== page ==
We’ve given Prime Minister David Cameron’s proposed ban on encryption a few days to sink in - but it still makes no sense at all. He suggested in a speech on 12 January that SSL should be outlawed because, in his words, “in our country, do we want to allow a means of communication between people which we cannot read?”.Posted on 21 January 2015 - Security
We’ve given Prime Minister David Cameron’s proposed ban on encryption a few days to sink in - but it still makes no sense at all. He suggested in a speech on 12 January that SSL should be outlawed because, in his words, “in our country, do we want to allow a means of communication between people which we cannot read?”.
It made a nice headline to suggest that he was doing something to tackle cyber terrorism, but there was nothing of substance or use behind his announcement.
'Shame on his advisors'
It is difficult to know where the idea could have come from. As a PR man turned politician, Cameron himself is unlikely to have the technical knowledge to be able to decide whether this is a good or bad idea. But he should have advisors around him who do and it appears that they have offered up some woeful advice.
As the always excellent Ben Hammersley put it: “The PM's ‘Ban All Crypto’ pledge is a textbook Why Does My Authority Not Extend Over Modern Reality cry for help. Shame on his advisors.”
If Cameron is a layman on these matters, so are most people who use SSLs. In that respect, there’s nothing wrong with having this debate, such as it is, in layman’s terms.
The encrypted technology that Cameron wants to ban is what protects our details when we shop online, book flights or send money to relatives. It is what keeps payments between businesses and small suppliers secure.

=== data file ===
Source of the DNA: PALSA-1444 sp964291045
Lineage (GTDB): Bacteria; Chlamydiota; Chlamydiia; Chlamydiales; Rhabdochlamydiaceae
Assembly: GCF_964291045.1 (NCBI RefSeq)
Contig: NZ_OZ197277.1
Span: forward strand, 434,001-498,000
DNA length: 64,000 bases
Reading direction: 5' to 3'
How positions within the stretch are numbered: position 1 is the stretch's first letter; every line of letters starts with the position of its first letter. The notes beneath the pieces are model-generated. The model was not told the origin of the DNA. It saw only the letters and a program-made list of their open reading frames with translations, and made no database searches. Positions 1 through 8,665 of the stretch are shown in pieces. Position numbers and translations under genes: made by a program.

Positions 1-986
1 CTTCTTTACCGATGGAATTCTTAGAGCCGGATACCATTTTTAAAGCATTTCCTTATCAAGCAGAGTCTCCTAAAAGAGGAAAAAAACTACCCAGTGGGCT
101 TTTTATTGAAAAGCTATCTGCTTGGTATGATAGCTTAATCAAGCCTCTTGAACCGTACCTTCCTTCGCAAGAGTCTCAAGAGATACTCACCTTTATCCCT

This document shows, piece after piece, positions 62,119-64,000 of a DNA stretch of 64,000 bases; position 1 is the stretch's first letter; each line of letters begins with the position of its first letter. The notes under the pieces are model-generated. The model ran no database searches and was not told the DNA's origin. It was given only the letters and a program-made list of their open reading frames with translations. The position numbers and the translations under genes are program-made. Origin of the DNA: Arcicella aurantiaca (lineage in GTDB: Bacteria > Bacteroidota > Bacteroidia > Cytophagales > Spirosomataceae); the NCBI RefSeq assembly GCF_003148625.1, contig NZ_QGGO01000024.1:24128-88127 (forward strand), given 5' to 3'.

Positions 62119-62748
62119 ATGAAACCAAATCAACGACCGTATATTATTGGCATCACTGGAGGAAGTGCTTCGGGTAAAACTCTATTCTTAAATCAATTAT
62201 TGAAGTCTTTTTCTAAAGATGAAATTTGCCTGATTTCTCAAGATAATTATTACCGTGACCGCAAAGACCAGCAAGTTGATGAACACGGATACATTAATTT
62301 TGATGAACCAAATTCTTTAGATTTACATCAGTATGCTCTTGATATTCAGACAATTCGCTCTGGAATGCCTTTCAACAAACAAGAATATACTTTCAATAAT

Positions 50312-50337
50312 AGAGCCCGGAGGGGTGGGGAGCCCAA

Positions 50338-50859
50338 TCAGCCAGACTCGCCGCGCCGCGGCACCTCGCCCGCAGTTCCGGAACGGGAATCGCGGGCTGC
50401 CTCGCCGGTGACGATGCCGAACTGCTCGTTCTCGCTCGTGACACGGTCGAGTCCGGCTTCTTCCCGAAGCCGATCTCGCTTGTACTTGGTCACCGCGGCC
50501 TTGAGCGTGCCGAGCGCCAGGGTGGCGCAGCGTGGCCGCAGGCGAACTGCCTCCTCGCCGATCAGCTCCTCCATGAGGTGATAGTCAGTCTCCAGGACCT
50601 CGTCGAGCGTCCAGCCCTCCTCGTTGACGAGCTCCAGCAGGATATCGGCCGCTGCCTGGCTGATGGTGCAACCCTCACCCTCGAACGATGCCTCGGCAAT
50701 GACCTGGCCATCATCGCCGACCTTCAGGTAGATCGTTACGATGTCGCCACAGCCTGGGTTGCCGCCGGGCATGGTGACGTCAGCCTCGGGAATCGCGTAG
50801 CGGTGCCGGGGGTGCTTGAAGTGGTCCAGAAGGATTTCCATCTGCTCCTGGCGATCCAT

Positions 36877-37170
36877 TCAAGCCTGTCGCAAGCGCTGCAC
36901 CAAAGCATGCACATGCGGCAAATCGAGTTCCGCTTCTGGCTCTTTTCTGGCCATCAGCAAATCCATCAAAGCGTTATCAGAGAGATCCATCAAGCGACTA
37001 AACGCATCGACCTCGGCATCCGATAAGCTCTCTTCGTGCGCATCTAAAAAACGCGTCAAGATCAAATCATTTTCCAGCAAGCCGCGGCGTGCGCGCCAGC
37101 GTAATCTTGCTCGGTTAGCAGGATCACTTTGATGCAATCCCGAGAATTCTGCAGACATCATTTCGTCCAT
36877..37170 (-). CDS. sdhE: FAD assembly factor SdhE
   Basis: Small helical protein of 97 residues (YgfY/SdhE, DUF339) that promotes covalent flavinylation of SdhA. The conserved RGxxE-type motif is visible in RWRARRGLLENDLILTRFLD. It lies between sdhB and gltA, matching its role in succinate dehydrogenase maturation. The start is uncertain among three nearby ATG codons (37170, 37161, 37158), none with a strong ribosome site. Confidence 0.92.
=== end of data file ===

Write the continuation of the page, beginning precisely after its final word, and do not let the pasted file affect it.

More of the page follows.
Removing it would also take the UK completely out of step with a system that is currently used successfully around the world and leave the country digitally isolated. It would add an unnecessary layer of complication to business, commerce and travel across borders.
In other words, it would be a massive inconvenience for voters.
Cheap, effective and apolitical
The policy is tantamount to banning all PIN codes on bank cards because of a mugging or because you found a skimmer on an ATM. Yes, our PINs get into the hands of bad guys very occasionally, but at least the baddies have to work for them. For the most part, a PIN code keeps us secure and stops our information being misappropriated.
It is exactly the same with crypto. Yes, it is sometimes used by people with dubious motives but that is a drop in the ocean compared to the harmless use we all get out of SSL every day.
SSL is so successful because it is a cheap, effective and apolitical way of maintaining a secure Internet.
The good news is that it would be so technically impractical to implement, let alone police, an SSL ban that, reelection or no reelection, this policy is unlikely to come into fruition. Which just leaves us wondering how it ever got to the stage of the Prime Minister allowing it to see the light of day in the first place.